“To raise and support Armies, but no Appropriation of Money to that Use shall be for a longer Term than two Years; and To provide and maintain a Navy”. Am I to conclude with these clauses, that our existing monetary support of our Army is unconstitional, seeing taxpayer money has been supporting it for well over 2 years? I’d also like to quote the oath of enlistment all of us enlisted service members had to take: I (state your full name) do solemnly swear (or affirm) that I will support and defend the Constitution of the United States against all enemies, foreign and domestic. That I will bear truth faith and allegiance to the same. That I will obey the orders of the President and the orders of the officers appointed over me, according to regulations and the Uniform Code of Military Justice, so help me God (leave out so help me God if affirming instead of swearing. Corpsman Lewis was sworn to defend his country’s Constitution against all enemies, foreign and domestic. http://www.whitehouse.gov/news/releases/2002/10/20021002-2.html shows where Congress did, in fact, authorize the use of military force to liberate Iraq and indicates Iraq’s connection with Al Queda. http://www.whitehouse.gov/news/releases/2001/09/20010918-10.html shows where Pres Bush signed Senate Joint Resolution 23, the “Authorization for Use of Military Force.” http://www.whitehouse.gov/infocus/iraq/index.html gives information on how Iraq harbors and supplies Al Queda and other terrorists. This war in Iraq is just part of the overall War on Terror. Saddam Hussein is a terrorist. Kim Jong Il is a terrorist. They are just a few of many national leaders who are terrorists and support terrorism. It’s easy to question why we’re defending a country against a dictator who hasn’t directly done anything to us, but I see fallacy in that logic. I was in Lajes Field, Azores, Portugal on 11 Sep 01. My state of residence is PA. No one in my family was hurt or killed that day. The crash in PA near Somerset happened about 40 miles from my mother’s house, so why should we take action against some little terrorist group in some foreign country that hasn’t affected us directly? Why should I care what happens in NYC? I don’t live there and have no family there that I know of. Why should I care what happened to the USS Cole? I’m not in the Navy–I’m Air Force. Saddam may be sitting comfortably in Baghdad, but he has power to give orders to terrorists and have his orders executed. John McCain, a senator from Arizona supports the war with Iraq (http://mccain.senate.gov/index.cfm?fuseaction=Newscenter.ViewOpEd&Content_id=736). If anyone has earned the right to voice his opinon regarding whether or not we should go into battle against Iraq, John McCain certainly has. He spent 5 years as a POW in Viet Nam. Many current anti-war protestors aren’t necessarily anti-war, they are anti-Bush. It’s odd these anti-war protestors weren’t saying anything when Clinton was striking in Bosnia.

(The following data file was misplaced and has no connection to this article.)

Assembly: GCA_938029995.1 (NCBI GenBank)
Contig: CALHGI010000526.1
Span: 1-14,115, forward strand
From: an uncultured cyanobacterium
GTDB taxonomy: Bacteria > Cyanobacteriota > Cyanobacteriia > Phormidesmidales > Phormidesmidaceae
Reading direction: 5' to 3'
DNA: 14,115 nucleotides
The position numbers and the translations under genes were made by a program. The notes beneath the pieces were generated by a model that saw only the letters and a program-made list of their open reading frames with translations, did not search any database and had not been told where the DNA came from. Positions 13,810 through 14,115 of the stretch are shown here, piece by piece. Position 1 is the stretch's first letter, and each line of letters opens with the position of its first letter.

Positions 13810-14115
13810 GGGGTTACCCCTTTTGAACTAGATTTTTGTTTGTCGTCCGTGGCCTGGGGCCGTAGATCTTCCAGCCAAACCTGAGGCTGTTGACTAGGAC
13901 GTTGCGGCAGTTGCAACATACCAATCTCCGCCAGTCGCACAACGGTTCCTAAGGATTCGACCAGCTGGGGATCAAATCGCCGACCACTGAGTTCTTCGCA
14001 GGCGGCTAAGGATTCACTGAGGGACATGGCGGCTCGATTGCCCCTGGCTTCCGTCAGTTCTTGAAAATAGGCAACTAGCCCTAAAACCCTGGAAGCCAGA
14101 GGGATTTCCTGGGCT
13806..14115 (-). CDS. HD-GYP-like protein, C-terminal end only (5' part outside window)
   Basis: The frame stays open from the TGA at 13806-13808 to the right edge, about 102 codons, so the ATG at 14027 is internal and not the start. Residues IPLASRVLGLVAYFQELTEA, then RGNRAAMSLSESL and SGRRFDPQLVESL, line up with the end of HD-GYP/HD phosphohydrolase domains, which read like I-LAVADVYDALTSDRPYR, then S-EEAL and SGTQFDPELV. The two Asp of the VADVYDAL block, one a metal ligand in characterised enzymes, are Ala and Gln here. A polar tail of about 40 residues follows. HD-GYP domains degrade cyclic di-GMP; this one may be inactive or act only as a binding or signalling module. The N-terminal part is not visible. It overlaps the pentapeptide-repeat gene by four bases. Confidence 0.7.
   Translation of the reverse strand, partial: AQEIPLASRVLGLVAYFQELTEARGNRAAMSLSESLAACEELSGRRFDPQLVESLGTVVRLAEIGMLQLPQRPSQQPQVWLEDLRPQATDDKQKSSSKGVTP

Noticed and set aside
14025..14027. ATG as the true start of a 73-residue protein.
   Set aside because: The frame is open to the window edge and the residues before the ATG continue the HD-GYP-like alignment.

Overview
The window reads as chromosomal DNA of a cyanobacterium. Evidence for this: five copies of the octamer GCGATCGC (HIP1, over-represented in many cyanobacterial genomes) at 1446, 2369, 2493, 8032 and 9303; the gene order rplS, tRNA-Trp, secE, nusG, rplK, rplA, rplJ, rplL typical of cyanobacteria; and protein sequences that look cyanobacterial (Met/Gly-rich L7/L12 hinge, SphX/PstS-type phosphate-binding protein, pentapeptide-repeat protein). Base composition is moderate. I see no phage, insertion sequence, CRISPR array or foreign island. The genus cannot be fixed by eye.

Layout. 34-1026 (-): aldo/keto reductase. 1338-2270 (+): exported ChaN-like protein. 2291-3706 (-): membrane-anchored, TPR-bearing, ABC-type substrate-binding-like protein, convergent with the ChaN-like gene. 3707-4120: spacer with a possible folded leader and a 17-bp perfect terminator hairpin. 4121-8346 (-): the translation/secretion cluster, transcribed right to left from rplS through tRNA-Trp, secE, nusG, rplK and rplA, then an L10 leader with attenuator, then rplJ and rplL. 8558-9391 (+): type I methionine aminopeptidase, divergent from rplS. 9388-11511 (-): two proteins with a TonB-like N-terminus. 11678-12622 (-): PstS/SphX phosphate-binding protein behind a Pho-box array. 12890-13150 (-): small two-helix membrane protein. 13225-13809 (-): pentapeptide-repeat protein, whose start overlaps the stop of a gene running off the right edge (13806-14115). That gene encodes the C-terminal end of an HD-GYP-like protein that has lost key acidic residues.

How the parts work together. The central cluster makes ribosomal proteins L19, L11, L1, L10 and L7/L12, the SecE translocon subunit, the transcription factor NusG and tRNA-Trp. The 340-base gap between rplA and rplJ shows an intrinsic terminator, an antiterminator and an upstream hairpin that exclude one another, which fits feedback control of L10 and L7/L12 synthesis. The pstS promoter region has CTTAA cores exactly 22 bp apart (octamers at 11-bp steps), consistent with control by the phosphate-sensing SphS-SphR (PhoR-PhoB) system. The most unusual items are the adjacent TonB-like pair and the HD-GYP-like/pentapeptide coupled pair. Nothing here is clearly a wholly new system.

2. Actually BJ, lots of folks, including those Republican chickenhawks currently advocating war were opposed to Clinton’s “wag the dog” bombings. Further, Section 8 to the Constitution does not allow Congress to issue blank check authorization to the President, it allows Congress to declare war, not subjugate the task to the Administration.

    Further, even a Republican Representative Ron Paul disagrees with you on war powers:

    http://www.worldnetdaily.com/news/article.asp?ARTICLE_ID=22022

    Also the quotes from our founders and some more recent legislators at this link tell a different tale:

    http://www.thenewamerican.com/departments/quotes/presidents_war_powers.htm

    Lastly, the perspective of much smarter man than I ends the discussion:

    http://www.cato.org/dailys/02-26-02.html

  3. We, as Americans, have our right of freedom of speech. I’m am very proud of my little brother (by the way, he’s 24) for writing such a powerful and meaningful letter that has touched many lives. Just to make things clear, he is educated and is able to write and doesn’t need to have a PR offfice do it for him. Our family, each and everyone of us, have many different views on what is happening in Iraq. However, one thing that we can all agree on is our unconditional love for our troops.

    1. Indeed, we do have freedom of speech. Isn’t it great that no one here was advocating against your brother’s freedom of speech? You weren’t falsely implying otherwise, were you? That would have been lying.

      24 vs. 20 is not that much of a difference. Close enough for government work, as we used to say when I wore a uniform.

      Still, you have the bizarro world occurrence of a Sailor falsely calling himself a “soldier”. A Soldier serves in the United States Army. A uniformed member of the United States Navy, even one serving with U.S. Marines, is still called a Sailor, not a “soldier.” Your brother still needs to explain that gigantic discrepancy in what he “wrote.” No one said he wasn’t educated or capable of writing a letter. The problem is that a Sailor supposedly called himself a soldier and then repeated a bunch of neo-con talking points that read as if they were lifted from a white paper. Come on. πŸ™‚